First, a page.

An overview of the anhedral tail design configuration of the Hawk Aircraft.
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The initial concept of the hawk aircraft had a frontal cross-section without the intake fairings, shown in Figure 1. The air intakes and the tailplane were placed high and had a low-wing configuration. This gave rise to an inherent issue leading to an aerodynamic profiling problem between the air intake and the wing root.
At a low Mach number, a strong vortex is developed on the upper surface of the intake. The local supersonic speed generates shock waves when coupled with the vortex and interferes with the tail. It is placed on a slightly higher plane than the wing due to which separation occurs at the shock front. Due to this, the under-surface of the horizontal stabilizer/tail suffers problems in the pitching moment arising due to non-linear variation in the pitching moment coefficient(Cm). It also has a large area with low dynamic pressure.
By reducing the tailplane height, the stability issue may increase, interpreted from the Cm vs Angle of incidence plot from the testing phase results. The effect was observed more with the low-tail plane and anhedral-tail plane configurations. The loss of stability begins at very low incidence angles (~2-3°) for low anhedral tailplanes at higher Mach number (Mach ~0.8).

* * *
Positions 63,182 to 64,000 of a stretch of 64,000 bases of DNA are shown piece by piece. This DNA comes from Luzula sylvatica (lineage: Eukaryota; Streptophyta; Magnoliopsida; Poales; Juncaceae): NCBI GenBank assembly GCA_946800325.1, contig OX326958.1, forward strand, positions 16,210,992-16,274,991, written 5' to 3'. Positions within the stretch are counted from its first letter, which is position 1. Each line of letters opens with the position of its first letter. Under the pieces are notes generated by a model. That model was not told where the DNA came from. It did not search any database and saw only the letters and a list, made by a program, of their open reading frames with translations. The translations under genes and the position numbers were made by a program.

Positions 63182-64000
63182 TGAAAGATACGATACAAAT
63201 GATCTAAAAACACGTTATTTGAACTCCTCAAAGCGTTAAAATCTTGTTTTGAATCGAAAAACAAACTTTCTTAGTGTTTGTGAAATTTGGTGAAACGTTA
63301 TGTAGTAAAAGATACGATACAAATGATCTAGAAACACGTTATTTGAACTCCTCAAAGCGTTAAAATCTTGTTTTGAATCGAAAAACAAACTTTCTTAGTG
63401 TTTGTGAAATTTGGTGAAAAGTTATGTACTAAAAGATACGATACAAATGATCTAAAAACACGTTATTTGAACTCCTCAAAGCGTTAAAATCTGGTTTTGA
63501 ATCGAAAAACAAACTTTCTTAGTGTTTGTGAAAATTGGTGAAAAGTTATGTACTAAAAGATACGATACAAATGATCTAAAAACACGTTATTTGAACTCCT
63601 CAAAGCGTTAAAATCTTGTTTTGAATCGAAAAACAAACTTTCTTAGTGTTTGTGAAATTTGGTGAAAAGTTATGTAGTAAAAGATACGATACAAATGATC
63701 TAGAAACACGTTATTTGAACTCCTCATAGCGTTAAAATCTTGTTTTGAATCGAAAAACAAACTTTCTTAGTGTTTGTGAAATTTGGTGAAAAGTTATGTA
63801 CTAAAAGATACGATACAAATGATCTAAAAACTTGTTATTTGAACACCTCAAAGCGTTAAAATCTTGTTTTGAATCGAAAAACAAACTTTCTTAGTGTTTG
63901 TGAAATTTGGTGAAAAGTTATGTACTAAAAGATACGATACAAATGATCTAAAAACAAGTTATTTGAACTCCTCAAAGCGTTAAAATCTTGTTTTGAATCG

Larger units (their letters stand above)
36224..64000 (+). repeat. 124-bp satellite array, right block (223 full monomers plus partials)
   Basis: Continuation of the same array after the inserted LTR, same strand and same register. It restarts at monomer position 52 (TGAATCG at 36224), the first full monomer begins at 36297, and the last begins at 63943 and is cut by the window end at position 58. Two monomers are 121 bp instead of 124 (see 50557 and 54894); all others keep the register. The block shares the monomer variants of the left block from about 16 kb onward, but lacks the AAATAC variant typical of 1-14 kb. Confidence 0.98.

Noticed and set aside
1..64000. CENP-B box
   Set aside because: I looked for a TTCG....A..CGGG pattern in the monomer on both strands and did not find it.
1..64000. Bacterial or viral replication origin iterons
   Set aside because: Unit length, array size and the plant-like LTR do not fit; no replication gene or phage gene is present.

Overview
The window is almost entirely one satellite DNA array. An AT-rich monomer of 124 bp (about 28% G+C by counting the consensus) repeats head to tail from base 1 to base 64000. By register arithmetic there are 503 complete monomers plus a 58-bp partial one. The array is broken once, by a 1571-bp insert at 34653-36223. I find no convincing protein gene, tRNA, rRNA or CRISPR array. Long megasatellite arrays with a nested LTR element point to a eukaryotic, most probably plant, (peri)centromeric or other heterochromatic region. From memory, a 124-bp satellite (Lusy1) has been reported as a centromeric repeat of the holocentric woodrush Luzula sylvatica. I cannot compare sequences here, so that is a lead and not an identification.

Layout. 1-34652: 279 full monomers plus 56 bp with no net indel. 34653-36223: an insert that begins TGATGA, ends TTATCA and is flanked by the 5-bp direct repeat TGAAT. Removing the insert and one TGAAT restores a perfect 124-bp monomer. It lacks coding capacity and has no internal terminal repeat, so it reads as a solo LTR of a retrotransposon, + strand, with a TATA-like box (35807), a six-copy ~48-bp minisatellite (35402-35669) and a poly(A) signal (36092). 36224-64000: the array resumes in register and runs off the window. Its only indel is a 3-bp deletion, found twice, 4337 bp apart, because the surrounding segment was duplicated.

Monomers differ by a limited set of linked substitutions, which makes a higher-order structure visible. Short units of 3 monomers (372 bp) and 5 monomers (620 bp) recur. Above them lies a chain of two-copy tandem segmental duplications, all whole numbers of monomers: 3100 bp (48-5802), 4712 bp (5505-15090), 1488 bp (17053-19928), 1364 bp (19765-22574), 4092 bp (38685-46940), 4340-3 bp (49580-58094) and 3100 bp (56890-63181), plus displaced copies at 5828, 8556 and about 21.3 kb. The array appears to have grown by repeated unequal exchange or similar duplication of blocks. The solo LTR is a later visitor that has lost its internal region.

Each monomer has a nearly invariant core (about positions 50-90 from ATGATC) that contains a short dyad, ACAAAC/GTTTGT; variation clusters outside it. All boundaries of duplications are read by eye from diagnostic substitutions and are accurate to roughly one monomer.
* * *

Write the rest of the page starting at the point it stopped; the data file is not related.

On the other hand, a high tailplane configuration results in pitching moment variations at higher incidence angles (~7°). The flow around this angle of incidence deteriorated drastically on the under-surface for a low anhedral tailplane configuration. The flow separation was observed to be less affected.
The solution, here, was to fill the gap between the air intake and the wing root where the anhedral tailplane showed the best results. The modified fuselage resulted in an anhedral tailplane that gave almost no severe changes in the pitching moment coefficient, thus providing the best stability out of all the configurations.
Instead of filling the gap, the air intake was lowered to sit just above the wing and was modified to maintain the sweep between the wing root and the fuselage. The fuselage was lowered down “to a more favorable position” at the rear section, in conjunction with an anhedral tailplane. This alleviated some of the high-speed problems arising due to the placement of air intakes, wing, and tailplane initial configuration.
The idea was to place the tailplane as low as possible and most likely to place it under the tailpipe nozzle. But structurally, it was difficult to support the tailplane.
Apart from providing stability in the case of the Hawk, the anhedral tails provide a way to escape from the downwash of the wing at high angles of attack, thus, helping in decreasing the stall speed, and may assist in the install-recovery. In propeller aircraft, the anhedral tailplane may also be useful in getting the tail to clear off the “prop wash”.
Credits – The Hawk Story, Journal of Aeronautical History
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